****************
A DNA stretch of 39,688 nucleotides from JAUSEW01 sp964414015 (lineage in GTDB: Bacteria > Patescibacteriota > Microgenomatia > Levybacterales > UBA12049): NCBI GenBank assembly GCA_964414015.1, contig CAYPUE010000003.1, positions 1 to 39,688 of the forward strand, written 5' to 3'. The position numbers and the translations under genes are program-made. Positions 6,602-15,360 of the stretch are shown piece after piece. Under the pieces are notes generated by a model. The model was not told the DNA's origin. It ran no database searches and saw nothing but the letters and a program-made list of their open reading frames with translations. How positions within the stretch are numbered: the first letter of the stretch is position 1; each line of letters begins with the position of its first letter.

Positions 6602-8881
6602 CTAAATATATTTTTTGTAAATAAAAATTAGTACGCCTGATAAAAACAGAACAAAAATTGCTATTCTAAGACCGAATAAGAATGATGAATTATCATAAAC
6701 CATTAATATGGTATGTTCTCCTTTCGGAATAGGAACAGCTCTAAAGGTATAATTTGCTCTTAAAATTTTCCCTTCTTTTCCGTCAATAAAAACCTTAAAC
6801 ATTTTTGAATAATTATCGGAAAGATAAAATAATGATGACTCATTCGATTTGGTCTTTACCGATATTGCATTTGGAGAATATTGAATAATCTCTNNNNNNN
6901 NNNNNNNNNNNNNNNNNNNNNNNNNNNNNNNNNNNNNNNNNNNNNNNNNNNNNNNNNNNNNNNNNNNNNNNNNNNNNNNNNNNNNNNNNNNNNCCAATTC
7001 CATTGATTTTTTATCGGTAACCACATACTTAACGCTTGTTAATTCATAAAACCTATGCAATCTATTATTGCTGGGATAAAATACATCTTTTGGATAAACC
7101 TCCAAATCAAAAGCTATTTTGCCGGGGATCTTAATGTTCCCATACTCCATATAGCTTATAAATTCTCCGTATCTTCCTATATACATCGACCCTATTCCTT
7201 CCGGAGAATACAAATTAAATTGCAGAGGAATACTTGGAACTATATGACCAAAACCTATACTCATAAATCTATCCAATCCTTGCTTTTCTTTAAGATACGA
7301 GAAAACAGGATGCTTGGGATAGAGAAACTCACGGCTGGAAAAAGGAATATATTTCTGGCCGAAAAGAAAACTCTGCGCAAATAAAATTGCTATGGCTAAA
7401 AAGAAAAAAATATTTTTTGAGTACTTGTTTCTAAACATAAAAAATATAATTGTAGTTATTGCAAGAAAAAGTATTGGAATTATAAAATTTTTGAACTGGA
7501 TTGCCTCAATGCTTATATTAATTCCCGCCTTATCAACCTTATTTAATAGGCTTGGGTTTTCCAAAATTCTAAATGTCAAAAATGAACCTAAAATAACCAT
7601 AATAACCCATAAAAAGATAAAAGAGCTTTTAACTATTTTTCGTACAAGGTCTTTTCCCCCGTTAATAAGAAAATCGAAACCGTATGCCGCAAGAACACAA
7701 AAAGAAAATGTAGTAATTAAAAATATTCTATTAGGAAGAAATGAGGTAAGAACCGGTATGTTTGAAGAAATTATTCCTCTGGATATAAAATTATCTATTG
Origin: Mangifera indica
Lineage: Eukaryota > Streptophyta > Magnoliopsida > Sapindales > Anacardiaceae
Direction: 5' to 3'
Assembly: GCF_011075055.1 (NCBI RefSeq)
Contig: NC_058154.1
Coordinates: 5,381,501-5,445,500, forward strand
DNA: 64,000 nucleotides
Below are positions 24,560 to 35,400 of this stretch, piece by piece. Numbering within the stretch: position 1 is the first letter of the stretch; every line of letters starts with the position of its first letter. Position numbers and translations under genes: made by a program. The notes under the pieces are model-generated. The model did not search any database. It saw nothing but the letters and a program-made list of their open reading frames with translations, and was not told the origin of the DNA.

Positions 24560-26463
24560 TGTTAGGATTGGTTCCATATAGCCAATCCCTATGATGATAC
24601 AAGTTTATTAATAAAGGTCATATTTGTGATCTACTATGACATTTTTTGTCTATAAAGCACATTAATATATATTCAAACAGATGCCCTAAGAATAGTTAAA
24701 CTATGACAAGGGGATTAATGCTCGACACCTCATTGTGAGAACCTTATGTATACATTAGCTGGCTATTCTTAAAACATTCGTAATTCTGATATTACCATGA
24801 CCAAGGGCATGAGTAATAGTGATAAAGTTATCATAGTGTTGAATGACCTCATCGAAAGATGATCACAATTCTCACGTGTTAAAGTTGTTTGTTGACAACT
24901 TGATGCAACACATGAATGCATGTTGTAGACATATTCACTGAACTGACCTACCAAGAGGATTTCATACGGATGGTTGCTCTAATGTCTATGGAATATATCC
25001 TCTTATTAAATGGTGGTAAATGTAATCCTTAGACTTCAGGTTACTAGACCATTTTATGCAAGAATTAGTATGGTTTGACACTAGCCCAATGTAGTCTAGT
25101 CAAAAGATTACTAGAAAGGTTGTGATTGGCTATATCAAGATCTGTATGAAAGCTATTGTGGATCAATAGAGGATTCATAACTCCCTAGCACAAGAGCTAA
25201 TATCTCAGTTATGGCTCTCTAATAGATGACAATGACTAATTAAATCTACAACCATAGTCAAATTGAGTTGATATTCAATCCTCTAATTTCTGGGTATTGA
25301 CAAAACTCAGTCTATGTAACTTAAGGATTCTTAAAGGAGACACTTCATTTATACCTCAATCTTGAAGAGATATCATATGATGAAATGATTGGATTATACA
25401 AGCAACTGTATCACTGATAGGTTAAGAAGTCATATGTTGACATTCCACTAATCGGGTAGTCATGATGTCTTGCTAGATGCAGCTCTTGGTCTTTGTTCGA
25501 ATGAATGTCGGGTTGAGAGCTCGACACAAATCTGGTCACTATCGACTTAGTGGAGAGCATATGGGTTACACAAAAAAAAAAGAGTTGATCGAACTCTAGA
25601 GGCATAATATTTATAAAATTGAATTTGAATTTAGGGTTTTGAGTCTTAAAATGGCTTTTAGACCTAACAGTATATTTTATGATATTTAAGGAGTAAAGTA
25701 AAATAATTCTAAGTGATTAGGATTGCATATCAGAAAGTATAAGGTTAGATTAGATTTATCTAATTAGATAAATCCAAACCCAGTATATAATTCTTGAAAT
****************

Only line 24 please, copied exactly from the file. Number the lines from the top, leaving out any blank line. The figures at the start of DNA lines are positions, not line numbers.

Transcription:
24560 TGTTAGGATTGGTTCCATATAGCCAATCCCTATGATGATAC